170 Mr Potter gave evidence seeking to identify by reference to records of the Spotless Group that a large number of employees had been terminated as a direct consequence of the conclusion of client contracts within the Spotless Group and that this had been the case in the period 1 January 2013 to December 2017. The analysis assumed that all employees whose employment came to an end on or after the day on which the service contract with the customer came to an end had their employment terminated as a direct consequence of the conclusion of that service contract. In its closing submissions, Spotless did not contend for the correctness of that assumption. This approach was adopted with some prudence. I do not accept the validity of the assumption which was advanced without any knowledge of the particular circumstances and depended for its validity upon Mr Potter's evidence that the records maintained by the Spotless Group were inaccurate. Even accepting that the records are inaccurate that is not a basis upon which to reach an affirmative view as to why employees left.
171 Instead, Spotless undertook an analysis based upon the records themselves which was presented for the first time in closing. It sought to demonstrate that the various annotations used in the records could be divided into four categories, one of which was that the employment of an employee was terminated at the initiative of Spotless. On that basis, it was said that after allowing for the fact that many employees were casual, a considerable number of employees were terminated at the initiative of Spotless. It was submitted that the termination of those employees (described as the turnover of labour) when a contract came to an end was an event that was ordinary and customary.
172 As to this evidence, I prefer the evidence as to the practice of the Spotless Group that is recorded in the contemporaneous business records in the form of the procedure and the memorandum issued on 4 October 2014. It shows a practice whereby permanent employees were sought to be redeployed within the Spotless Group. There was evidence that the tasks to be performed in order to provide the services under different contracts required many of the same jobs to be performed. The practice of redeploying employees wherever possible is consistent with this evidence. As is the evidence of the interest of the Spotless Group in maintaining the employment of its permanent employees who could undertake those jobs. Further, the Spotless Group is a large commercial enterprise with many contracts turning over such that there would be opportunities to relocate employees.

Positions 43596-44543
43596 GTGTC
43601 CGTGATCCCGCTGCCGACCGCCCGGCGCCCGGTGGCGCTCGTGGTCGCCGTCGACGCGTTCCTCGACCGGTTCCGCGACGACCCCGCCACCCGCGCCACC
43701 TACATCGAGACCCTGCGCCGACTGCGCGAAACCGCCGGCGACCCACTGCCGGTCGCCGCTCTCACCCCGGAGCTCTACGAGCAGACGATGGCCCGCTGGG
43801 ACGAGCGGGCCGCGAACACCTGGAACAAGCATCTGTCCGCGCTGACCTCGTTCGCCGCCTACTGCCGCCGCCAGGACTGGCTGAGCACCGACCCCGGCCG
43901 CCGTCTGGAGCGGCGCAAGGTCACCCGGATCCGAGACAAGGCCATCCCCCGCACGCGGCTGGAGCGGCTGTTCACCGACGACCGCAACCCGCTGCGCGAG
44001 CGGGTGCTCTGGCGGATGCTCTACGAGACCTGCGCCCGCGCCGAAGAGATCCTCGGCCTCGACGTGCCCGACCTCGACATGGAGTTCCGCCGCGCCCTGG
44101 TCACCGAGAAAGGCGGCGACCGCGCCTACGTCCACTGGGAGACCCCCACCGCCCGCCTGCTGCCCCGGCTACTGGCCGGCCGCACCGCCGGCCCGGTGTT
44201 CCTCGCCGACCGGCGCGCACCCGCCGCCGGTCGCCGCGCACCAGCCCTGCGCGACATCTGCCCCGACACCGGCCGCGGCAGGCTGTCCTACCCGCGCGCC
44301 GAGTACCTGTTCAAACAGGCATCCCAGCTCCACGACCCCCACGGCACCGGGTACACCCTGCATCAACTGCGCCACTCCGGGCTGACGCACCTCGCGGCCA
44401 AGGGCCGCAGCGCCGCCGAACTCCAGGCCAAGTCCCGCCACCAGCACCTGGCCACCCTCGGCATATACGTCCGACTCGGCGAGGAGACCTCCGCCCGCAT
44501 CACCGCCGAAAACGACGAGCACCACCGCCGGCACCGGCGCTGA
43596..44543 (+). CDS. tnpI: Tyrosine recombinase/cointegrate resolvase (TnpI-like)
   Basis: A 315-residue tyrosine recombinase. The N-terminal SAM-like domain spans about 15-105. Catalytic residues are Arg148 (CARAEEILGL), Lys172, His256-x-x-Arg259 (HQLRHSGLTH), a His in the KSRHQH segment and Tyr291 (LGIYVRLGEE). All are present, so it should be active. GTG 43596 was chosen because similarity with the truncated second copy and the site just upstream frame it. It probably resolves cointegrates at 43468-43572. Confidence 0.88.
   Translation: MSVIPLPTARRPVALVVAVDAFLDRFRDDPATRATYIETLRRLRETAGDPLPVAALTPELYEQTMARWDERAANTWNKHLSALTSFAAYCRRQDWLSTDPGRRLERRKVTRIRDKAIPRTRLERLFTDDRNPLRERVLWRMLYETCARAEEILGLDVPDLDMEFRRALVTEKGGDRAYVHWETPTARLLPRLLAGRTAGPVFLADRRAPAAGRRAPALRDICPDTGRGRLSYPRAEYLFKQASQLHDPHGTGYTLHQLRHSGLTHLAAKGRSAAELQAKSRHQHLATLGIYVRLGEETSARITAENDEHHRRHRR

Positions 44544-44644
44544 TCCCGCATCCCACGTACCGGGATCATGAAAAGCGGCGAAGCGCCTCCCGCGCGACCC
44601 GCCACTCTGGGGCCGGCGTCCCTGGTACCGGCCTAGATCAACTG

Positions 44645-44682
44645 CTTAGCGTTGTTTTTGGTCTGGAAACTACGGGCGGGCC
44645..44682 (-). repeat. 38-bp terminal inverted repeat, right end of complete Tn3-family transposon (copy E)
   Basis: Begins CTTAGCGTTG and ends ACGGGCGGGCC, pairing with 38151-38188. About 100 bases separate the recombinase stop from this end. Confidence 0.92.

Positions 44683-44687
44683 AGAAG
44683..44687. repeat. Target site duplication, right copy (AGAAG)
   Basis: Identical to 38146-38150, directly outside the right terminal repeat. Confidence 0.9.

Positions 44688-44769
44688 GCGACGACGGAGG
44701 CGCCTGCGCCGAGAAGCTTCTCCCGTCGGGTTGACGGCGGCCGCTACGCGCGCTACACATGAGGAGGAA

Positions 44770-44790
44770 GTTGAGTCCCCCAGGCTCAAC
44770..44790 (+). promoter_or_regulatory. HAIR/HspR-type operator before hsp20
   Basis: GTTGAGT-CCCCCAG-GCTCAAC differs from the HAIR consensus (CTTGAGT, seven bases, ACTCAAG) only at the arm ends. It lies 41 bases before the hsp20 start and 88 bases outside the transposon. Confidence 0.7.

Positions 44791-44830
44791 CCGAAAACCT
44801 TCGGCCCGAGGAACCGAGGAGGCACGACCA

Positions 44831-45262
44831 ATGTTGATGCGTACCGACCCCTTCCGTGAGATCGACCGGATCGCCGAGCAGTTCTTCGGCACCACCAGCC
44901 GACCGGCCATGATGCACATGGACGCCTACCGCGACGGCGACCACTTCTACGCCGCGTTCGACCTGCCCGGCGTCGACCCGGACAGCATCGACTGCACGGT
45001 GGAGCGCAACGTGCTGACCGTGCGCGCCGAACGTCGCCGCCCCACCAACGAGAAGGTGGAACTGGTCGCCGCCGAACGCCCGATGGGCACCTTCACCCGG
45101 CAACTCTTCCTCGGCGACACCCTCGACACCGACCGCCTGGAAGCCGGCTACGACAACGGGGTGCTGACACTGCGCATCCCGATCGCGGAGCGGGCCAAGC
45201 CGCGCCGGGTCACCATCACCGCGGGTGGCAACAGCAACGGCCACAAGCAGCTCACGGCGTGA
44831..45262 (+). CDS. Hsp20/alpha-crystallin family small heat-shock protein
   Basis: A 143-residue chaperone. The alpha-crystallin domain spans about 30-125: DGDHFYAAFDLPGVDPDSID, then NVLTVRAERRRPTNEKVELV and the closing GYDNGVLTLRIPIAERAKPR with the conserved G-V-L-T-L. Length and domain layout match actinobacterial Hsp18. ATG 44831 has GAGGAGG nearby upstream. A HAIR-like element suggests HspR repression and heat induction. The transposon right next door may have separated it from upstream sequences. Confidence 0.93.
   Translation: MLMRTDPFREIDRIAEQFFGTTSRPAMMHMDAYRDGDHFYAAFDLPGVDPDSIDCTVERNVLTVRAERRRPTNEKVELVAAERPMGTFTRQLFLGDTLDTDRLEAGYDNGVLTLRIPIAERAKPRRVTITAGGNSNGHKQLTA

173 As I have noted, Mr Potter himself questioned the accuracy of the descriptions stated in the records of the Spotless Group as to why employees left employment. It is difficult to see why this evidence should be put to one side and the records accepted at face value. Finally, the evidence as to how the records were extracted to support the analysis undertaken by Mr Potter showed that there was no consistent arrangement for keeping those records. They were maintained in different systems that had been kept by the different companies and reflected the fact that some companies had joined the Spotless Group through acquisition. There were demonstrated to be inconsistencies and inaccuracies in the data. Therefore, the data is not a reliable basis upon which to draw conclusions as to the actual practice followed when contracts came to an end. It is notable that Spotless did not seek to lead evidence as to that practice from those who were involved in the day to day activities when contracts came to an end. These were matters especially within the knowledge of Spotless.